UTS Respect.Now.Always.: A whole of community campaign for sexual violence prevention

  • 2020

  • Social Impact

Designed By:

  • Design Innovation Research Centre UTS
  • UTS Respect.Now.Always. Program

Commissioned By:

University of Technology Sydney Office of the Provost

Designed In:


The University of Technology Sydney (UTS) Respect.Now.Always.(RNA) Campaign aims to create cultural change by tackling the attitudes and behaviours that support sexual assault and sexual harassment (hereafter ‘sexual violence’), through whole-of-community engagement and participatory design. The Campaign represents the core of UTS’s strategic response to reducing sexual violence on campus.

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Image: Rushly Images
Image: Kat Pereira, Design Innovation Research Centre
Image: Design Innovation Research Centre
Image: Kat Pereira, Design Innovation Research Centre
Image: Daniel Snell
Image: Kat Pereira, Design Innovation Research Centre
Image: Rushly Images
Image: Design Innovation Research Centre and Rushly Images
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  • Following an Australian Human Rights Commission survey quantifying levels of sexual violence at Australian universities, peak body Universities Australia issued a broad directive to all universities to develop strategies to prevent sexual violence on campus. Each institution then framed its own response to this challenge. Historically, strategies for eliminating sexual violence have focused on deterrence through punishing offenders, and broadcasting the consequences of offending. These approaches breed fear, can alienate and confuse people, and paradoxically do little to deter individual instances of offending, since sexual violence is the tip of an iceberg of normalised inappropriate behaviours and enabling attitudes.

  • Recognising the ingrained and misunderstood nature of this problem, UTS designed a response based on ground-up cultural change. We established goals to: listen deeply to students and amplify their voices, uncover broader university attitudes and engage the entire community in an unprecedented, frank and open conversation about sexual violence. The project employed participatory co-design at large-scale activations and workshops, where students and staff at all levels worked together to identify the problems and solve them. Results include: increased community literacy in sexual violence; community-owned interventions; a framework for community-led prevention; a precedent for engaging with students; and highest-level executive endorsement.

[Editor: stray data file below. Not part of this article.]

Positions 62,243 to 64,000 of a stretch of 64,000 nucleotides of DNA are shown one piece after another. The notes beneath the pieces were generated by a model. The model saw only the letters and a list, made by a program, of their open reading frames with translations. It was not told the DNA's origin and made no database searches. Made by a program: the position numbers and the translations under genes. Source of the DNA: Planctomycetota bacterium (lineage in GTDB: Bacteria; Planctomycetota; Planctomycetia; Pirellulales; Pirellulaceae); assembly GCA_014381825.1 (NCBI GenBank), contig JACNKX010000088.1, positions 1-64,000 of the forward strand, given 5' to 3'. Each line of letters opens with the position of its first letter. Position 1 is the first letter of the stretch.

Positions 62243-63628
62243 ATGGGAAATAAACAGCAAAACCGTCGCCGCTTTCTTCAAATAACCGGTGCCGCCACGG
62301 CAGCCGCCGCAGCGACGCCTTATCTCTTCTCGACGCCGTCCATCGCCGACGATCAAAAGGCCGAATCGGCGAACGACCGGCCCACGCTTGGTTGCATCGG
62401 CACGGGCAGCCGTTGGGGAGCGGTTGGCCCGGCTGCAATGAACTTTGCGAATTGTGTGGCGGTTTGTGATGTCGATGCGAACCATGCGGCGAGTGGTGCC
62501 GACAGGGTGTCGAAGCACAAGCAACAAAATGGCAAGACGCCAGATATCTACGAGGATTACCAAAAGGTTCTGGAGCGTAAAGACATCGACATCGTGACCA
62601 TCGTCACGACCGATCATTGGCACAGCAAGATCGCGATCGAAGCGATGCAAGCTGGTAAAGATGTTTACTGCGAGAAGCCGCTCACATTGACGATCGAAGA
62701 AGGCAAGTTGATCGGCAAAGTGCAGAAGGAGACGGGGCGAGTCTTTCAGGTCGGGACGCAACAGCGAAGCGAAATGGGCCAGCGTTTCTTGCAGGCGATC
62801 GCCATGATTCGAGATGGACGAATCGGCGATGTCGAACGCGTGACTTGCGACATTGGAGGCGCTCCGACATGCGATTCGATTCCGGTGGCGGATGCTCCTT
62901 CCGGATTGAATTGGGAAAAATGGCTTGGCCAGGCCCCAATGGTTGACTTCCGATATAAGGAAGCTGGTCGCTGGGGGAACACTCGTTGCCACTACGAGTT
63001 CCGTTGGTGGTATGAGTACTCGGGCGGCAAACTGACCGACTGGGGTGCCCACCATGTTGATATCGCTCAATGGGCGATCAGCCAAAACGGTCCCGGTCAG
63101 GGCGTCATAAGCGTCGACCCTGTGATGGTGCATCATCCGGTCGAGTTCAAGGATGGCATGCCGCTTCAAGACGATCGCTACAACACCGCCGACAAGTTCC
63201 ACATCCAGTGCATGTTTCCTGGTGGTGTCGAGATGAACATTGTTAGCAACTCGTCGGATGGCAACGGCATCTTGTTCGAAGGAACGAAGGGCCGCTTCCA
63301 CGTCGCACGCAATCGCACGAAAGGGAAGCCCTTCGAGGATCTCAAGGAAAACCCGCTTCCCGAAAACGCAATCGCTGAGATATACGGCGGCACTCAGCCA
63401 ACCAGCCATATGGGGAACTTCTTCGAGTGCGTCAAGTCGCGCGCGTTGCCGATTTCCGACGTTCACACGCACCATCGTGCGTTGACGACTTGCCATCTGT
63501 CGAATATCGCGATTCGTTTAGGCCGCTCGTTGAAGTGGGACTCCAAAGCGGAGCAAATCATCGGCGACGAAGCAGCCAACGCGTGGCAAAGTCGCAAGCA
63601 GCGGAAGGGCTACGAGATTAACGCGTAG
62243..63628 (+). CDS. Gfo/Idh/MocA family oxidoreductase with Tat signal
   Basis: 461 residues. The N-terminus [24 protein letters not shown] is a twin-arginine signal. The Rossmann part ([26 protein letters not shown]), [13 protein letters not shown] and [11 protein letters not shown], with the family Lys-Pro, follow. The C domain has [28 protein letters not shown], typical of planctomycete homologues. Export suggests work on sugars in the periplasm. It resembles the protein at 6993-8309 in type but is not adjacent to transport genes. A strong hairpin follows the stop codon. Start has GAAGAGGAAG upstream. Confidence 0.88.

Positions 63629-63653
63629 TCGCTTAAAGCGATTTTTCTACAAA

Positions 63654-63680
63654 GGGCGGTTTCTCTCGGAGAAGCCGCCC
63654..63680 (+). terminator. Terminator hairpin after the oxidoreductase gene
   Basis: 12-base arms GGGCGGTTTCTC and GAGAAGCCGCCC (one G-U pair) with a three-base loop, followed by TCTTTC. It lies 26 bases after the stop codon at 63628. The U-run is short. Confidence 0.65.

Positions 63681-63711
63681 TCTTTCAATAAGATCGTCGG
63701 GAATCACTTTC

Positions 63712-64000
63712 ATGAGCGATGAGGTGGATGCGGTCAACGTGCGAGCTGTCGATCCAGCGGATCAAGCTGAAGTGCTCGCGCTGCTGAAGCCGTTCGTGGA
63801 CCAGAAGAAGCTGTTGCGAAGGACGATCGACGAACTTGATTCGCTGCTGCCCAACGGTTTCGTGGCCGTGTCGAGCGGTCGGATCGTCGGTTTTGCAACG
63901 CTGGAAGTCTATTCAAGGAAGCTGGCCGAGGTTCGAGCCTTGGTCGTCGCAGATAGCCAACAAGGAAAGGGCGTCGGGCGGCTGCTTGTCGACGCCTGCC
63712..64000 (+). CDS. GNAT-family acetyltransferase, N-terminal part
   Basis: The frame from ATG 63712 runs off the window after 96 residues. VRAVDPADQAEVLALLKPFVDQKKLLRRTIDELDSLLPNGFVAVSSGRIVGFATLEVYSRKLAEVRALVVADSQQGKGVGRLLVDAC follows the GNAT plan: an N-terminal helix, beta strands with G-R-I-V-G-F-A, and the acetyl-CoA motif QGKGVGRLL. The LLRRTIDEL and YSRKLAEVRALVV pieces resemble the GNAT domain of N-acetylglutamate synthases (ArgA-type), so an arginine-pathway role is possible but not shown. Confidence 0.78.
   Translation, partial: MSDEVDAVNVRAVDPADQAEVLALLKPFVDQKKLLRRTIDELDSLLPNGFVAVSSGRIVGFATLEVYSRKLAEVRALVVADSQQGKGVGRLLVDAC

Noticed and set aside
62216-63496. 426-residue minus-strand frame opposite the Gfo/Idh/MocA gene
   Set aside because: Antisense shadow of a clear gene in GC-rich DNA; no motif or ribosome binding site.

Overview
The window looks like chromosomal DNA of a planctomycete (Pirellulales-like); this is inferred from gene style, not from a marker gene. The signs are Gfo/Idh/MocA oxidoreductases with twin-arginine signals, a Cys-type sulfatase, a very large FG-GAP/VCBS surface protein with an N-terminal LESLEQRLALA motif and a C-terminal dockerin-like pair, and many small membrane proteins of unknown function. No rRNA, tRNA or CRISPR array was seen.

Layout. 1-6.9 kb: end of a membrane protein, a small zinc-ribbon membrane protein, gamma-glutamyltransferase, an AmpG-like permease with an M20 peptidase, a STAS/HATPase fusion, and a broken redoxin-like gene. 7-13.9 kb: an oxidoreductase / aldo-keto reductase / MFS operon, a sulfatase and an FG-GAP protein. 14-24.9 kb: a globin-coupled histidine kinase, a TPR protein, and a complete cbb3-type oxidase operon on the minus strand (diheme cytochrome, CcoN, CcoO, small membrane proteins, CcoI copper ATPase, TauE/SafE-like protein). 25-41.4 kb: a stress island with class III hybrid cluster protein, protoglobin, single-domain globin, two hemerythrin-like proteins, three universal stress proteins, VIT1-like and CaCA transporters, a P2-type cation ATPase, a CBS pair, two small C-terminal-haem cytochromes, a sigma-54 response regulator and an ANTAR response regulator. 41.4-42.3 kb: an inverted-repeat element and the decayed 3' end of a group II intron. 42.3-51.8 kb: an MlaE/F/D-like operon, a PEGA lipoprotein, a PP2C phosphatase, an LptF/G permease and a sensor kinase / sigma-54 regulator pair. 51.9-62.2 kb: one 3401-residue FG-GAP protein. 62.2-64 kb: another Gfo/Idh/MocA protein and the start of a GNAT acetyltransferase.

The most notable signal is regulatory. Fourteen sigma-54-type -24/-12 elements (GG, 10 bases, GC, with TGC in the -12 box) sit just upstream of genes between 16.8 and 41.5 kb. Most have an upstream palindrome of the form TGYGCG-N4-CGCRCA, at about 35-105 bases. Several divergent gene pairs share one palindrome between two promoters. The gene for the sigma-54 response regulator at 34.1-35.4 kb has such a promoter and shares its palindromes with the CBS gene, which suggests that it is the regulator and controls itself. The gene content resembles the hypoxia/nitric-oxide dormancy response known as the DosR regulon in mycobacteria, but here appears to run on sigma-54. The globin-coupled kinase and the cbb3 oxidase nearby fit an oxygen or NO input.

• The high levels of participation in campaign activations (over 8000 people over three years), positive responses, and appetite for community ownership of a campaign focussed on such a difficult topic highlight the positive impact that design can have on social, cultural and organisational change. While the project fulfilled the immediate brief by producing important community insights about sexual violence that have shifted UTS practices (see Social Impact), its legacy is deeper. UTS leaders are now recognising the potential of design in other areas, e.g. new projects have since commenced to co-design UTS corporate services culture and boost social research collaborations.

  • The campaign centred around participatory co-design at large-scale public activations and workshops. These activations (often held during student orientation) incorporated novel artefacts designed to attract, engage and educate participants around the prevention of sexual violence. Novel features included approachable campaign branding using an ice-cream theme with a tag-line "Wanna Spoon? Ask First!" -referencing the importance of consent in everyday interactions, as well as intimate ones (spooning being a metaphor for cuddling). Free ice-cream was served, with flavours re-named with consent-related puns developed with students in social media competitions. Merchandise (including t-shirts, condoms and stickers) enable participants to publicly declare their support of consent and respect. The activation spaces were curated so participants experienced highly accessible education and could participate in interactive games and activities, guided by staff and student volunteers. While building sexual violence literacy and intervention skills, these activities also provided research data on community perceptions. Topics addressed included attitudes that underpin sexual violence, bystander intervention and support services, using novel interactive modes such as sticker voting, poster writing, photo booths, competitions and dialogue. Over the time, the campaign has generated significant research insights which are now synthesised in a comprehensive, community-led strategic framework to guide future University action.